Australian chef Bill Granger dead at 54: Most popular breakfast, avocado on toast, recipe revealed

World renowned celebrity chef Bill Granger sadly passed away on Monday after a battle with cancer.

The 54-year-old Australian was known for being the “king of breakfast” and the “godfather of avocado toast”, a delicious staple found in cafes around the country.

Although the beloved Aussie brunch is an integral part of our identity, many believe it was Granger who truly pioneered the modern cafe scene that we all know today.

The Washington Post crowned Granger as being one of the first to introduce avocado toast as a breakfast item, with the “first recorded sighting” of the dish being at the original Darlinghurst bills cafe in 1993.

While he did not originally plan on bills being a breakfast spot, he was forced to create a morning menu to afford the rent when his trading hours were restricted to 7am to 4pm.

It was at this time that the chef decided to put avocado toast on the menu for the first time.

Granger explained the idea to put the creamy green fruit on a slice of toasted fresh bread was sparked by the fact it was something he often ate as a quick and easy meal.

“I know, it’s just a couple of ingredients, barely a recipe. Hospitality people always eat quickly, because they have so little time,” he told the Australian Financial Review.

“It’s immediately accessible, it’s fresh and it’s light. And it’s green.

“I grew up in Melbourne, and when I moved to Sydney, I was shocked by its morning life.

“People were on the beach, walking through the park, owning the day.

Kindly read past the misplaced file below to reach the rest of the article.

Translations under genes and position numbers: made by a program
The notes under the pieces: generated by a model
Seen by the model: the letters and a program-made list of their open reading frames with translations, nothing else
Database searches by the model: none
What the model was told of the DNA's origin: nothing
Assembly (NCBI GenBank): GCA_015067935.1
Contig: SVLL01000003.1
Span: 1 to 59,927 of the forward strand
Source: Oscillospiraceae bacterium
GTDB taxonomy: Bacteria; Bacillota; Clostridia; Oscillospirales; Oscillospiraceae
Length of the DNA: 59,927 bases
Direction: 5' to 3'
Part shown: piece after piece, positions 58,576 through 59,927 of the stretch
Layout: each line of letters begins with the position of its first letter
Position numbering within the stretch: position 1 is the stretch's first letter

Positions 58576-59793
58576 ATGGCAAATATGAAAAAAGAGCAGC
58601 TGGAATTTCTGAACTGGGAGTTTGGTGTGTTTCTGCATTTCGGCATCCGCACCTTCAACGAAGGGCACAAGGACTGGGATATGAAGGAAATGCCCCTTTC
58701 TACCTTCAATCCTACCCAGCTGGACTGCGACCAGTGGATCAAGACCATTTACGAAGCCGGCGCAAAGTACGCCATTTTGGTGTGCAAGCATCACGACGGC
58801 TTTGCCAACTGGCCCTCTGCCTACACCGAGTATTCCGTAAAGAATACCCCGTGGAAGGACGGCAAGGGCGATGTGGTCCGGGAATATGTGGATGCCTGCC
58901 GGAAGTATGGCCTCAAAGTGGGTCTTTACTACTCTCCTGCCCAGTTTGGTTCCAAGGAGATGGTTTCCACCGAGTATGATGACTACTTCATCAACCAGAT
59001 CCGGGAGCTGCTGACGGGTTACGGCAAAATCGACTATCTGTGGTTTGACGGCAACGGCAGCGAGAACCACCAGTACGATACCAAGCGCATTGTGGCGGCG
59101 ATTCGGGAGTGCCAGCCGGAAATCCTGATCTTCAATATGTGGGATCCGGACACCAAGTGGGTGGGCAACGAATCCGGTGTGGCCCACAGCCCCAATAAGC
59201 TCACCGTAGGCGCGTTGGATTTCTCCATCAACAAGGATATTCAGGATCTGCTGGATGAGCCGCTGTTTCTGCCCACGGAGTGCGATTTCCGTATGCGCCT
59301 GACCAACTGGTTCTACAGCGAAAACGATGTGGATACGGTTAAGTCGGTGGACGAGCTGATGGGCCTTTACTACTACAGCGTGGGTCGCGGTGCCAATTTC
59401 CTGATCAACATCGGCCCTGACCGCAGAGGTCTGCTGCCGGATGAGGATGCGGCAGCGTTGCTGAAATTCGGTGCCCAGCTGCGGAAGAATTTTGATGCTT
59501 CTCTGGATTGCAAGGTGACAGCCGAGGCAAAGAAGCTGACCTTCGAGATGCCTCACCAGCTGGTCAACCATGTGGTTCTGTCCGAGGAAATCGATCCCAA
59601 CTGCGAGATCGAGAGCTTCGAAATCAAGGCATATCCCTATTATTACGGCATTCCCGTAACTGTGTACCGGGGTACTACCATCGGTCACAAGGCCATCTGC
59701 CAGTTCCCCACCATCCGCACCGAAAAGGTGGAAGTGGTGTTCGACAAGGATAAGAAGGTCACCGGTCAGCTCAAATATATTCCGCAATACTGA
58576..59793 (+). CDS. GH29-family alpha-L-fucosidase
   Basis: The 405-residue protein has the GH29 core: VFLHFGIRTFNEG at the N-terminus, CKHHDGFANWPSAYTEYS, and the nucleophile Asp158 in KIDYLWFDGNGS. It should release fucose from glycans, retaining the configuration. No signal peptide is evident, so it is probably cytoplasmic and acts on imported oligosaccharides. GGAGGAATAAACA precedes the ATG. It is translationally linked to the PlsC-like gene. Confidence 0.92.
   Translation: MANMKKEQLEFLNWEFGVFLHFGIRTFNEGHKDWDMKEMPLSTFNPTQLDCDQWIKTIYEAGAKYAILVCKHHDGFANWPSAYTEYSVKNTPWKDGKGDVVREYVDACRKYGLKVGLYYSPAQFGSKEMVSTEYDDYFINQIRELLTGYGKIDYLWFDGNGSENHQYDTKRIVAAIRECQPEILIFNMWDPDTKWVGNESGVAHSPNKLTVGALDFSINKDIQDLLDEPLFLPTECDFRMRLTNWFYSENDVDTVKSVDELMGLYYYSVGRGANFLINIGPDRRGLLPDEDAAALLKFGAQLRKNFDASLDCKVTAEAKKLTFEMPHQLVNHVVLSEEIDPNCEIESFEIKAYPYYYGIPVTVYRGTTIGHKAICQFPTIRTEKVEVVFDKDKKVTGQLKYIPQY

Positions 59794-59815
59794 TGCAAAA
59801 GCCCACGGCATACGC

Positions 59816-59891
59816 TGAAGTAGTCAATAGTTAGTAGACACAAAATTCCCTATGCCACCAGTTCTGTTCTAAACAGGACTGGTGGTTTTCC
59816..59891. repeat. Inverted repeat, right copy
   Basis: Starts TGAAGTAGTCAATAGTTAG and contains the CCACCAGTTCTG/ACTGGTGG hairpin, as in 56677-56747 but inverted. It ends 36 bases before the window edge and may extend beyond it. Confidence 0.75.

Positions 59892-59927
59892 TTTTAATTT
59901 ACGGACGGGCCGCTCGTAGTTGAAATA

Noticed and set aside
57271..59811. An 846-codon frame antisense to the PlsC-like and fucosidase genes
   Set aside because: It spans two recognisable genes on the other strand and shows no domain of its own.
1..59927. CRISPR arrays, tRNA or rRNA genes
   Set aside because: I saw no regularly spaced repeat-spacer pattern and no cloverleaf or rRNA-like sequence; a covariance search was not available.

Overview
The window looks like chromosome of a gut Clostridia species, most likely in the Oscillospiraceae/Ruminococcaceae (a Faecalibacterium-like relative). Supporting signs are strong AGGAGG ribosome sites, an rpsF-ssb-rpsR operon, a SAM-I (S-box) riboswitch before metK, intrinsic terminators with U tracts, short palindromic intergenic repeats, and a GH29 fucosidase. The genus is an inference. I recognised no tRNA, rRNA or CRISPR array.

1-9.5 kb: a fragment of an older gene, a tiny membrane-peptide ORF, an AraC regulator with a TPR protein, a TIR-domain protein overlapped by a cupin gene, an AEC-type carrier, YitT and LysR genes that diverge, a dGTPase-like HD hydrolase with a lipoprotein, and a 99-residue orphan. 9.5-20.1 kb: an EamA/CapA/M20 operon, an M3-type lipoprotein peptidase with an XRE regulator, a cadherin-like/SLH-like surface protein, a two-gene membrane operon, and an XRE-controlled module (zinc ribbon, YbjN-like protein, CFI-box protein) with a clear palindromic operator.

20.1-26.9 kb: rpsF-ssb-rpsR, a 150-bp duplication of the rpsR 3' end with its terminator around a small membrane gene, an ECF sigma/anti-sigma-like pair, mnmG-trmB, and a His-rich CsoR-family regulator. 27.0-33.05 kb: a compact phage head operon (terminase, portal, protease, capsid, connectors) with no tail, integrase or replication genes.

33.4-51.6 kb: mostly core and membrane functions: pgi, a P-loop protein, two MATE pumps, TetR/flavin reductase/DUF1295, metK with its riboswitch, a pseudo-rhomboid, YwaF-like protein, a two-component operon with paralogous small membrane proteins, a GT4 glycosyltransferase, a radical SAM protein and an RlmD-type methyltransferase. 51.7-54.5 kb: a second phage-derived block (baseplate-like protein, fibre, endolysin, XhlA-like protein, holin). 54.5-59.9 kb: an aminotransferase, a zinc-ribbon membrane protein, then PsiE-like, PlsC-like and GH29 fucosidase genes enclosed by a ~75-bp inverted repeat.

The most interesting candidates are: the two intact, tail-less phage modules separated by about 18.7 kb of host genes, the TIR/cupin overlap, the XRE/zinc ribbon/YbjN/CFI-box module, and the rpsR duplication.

“It felt very Australian, very optimistic. I think avocado on toast is optimistic.”

In an original recipe published in his first cookbook Sydney Food, released in 2000, Granger shared his special recipe for a delicious avocado on toast.

The simple yet iconic dish features avocado with lime juice, olive oil and coriander leaves on toasted sourdough bread, topped with sea salt and freshly ground pepper.

The celebrity chef previously said that he “felt silly” including the first credited recipe for avocado on toast in his cookbook.

“We had been selling it at the restaurant for years and I remember thinking this is so silly putting a recipe for avocado on toast in a book,” he said.

“So I jazzed it up a bit and put a bit of lime and coriander on it.”

Granger has been called “the egg master of Sydney” by the New York Times and has even been credited with making the humble scrambled eggs “sexy”.

The beloved restaurateur “died peacefully” aged 54 in a London hospital on Monday, with the shocking news of his death being shared by family on Instagram.

He is survived by his wife Natalie Elliot and their three daughters, Edie, 22, Inès, 20, and Bunny, 19.

It is understood the chef had been diagnosed with cancer several months ago.

“A dedicated husband and father, Bill died peacefully in hospital with his wife Natalie Elliott and three daughters, Edie, Ines and Bunny at his bedside in their adopted home of London,” the post read.

“He will be deeply missed by all, with his loss most profoundly felt by his adored family, who are grateful for all the love and support that has been given.”

Granger began studying an arts degree in his younger days, before dropping out and opening his first restaurant at just 21 in Sydney’s inner city suburb of Darlinghurst in 1992.

A self-taught cook, he became a celebrated global restaurateur and food writer with a career spanning more than 30 years.

He and his wife Natalie began a professional partnership that launched the business globally. Together, they built a successful business that today has 19 restaurants across Sydney, London, Greater Tokyo, Osaka, Fukuoka and Seoul.

Granger authored 14 cookbooks, made five TV series, and was most recently honoured with the Medal of the Order of Australia in January 2023.

His death sparked a flurry of heartfelt messages from famous chefs and celebrities, with Jamie Oliver paying tribute to Granger on his Instagram page.

“This is such sad news … I loved Bill Granger so much he was such a wonderful man, warm, charming, and had an extraordinary ease and style in cooking that could only come from Australia,” Oliver shared.

“Bless you Bill, so much love! What a guy, so much love to his family and friends.”

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